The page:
The Council’s “College Diversity Summit” was a great success with nearly 100 students attending on Rutgers campus in Newark on Saturday, March 24.

Dr. Lei Lei, Dean of Rutgers Business School, said that she was very pleased to host the College Diversity Summit, “especially since it is the first of its kind in the New York metro area.”

Students came from Rutgers Business School, Fairleigh Dickinson, Seton Hall, NJIT, Ramapo College, Thomas Edison State University, and County College of Morris to name just a few institutions.

“The Summit was a success because we had a diverse pool of students network with top leaders and engage in dialogue on a variety of diversity and inclusion topics,” Alexis Abuhadba, TriState Diversity Council Coordinator said. “Everyone left feeling ready to pave their own paths to success.”

The day was filled with informative workshops, a thought-provoking keynote address, and a job fair with 12 companies represented.


The six one-hour workshops were lively interactive sessions with 28 corporate executives, educators, and consultants as panelists.

The six workshops were:

  • Defining and Building Your Brand
  • Discover Your Leadership Path
  • Finding the Right Sponsor for You
  • Breaking Through Stereotypes in the Job Recruitment Process
  • Cultural Competency in College and Your Career
  • Preparing Students to Stay Relevant in the Future Workplace

Timothy Brown, a senior at Fairleigh Dickinson, attended and said, “The summit was very informative. It allowed me to hone in on the skills that I already possess and to better use them to my advantage. In addition, it expanded my knowledge of how to better overcome various issues and conflicts that occur in the workforce, whether it deals along the diversity aspect or other everyday issues.”


Hugh Welsh, President of DSM North America, offered his global perspective of cultural competence and the evolving workforce in his keynote address. He said, “Most everyone understands IQ and EQ, but leadership today also requires CQ – Culture Competence or the ability to see beyond one’s blind spots or unconscious bias and be able to develop, lead and get the best out of coworkers from all ages, races, genders and national origins.”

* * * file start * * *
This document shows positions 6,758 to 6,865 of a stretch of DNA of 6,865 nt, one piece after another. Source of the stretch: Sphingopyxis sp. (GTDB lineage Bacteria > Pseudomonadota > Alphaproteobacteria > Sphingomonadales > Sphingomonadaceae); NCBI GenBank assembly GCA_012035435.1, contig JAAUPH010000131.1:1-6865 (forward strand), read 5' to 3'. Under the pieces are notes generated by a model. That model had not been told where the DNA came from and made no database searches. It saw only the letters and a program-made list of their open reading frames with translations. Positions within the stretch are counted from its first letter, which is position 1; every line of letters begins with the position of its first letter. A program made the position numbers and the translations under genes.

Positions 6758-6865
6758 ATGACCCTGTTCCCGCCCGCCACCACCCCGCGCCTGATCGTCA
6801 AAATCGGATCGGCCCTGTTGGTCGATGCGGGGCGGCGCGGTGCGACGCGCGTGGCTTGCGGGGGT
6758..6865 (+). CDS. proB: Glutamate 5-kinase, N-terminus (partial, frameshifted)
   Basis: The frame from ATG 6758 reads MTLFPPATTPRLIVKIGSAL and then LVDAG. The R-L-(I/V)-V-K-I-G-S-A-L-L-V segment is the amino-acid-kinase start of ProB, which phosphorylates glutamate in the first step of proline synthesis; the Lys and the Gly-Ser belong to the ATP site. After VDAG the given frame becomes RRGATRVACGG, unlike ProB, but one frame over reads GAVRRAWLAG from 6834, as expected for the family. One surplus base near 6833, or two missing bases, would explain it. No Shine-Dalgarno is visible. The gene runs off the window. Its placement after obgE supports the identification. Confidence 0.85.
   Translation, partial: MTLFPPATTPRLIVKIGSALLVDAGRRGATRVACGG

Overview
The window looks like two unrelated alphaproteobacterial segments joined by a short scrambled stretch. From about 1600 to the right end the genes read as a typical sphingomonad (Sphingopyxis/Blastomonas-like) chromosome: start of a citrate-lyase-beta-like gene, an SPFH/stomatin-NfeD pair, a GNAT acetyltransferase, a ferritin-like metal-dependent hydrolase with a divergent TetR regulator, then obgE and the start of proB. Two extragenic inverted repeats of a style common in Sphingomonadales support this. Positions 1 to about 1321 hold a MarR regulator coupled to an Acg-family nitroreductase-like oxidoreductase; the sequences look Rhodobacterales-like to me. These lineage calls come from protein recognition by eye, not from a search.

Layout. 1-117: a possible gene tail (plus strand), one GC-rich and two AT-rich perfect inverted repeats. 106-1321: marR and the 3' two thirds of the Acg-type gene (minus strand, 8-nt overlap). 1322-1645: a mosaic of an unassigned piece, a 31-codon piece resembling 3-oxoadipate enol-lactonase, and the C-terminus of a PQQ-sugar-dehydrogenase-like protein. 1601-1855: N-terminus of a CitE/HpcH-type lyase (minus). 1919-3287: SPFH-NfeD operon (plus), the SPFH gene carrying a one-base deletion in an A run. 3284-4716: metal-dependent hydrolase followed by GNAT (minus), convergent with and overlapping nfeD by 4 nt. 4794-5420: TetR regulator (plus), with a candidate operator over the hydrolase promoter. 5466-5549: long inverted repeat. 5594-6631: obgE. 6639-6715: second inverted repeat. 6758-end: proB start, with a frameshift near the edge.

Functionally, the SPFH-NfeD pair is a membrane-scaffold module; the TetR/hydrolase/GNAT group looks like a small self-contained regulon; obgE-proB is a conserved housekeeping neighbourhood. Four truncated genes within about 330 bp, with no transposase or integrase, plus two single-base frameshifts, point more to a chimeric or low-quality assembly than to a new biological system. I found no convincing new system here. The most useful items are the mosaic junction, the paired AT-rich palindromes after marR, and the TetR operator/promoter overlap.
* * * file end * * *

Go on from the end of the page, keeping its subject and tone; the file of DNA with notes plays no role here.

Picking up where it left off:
Mr. Welsh challenged corporations to “create new practices, policies and norms that enable everyone to bring their full selves to work every day.”

Job Fair

American Water and Doctors Without Borders were Summa Cum Laude Sponsors with staffed booths.  The job fair enabled students to have conversations with potential employers and to become acquainted with the protocols of a job search.

Alexa Sanchez, a freshman at Rutgers Business School, said “Meeting with professionals in their fields who come from the same background as me and receiving advice on how to navigate workplaces has been nothing less than inspiring. I always knew I wanted to be in business, but never really had any role models. After the summit, I can now say I have several people I see myself in and I have made valuable connections with them!”

Kudos to volunteers

TriState Council Coordinator Alexis Abuhadba had a committee of volunteers from member companies to assist: Rod Colon of Rod Colon Consulting LLC (who was also master of ceremonies for the day, Linda Garza of AT&T (who was also a workshop panelist), Hugh Welsh of DSM North America (who was also the keynote speaker),

Grant Reid of AT&T, Sue Weston who is retired, and Leon Fraser of Rutgers Business School, the site host.  Thanks to all!


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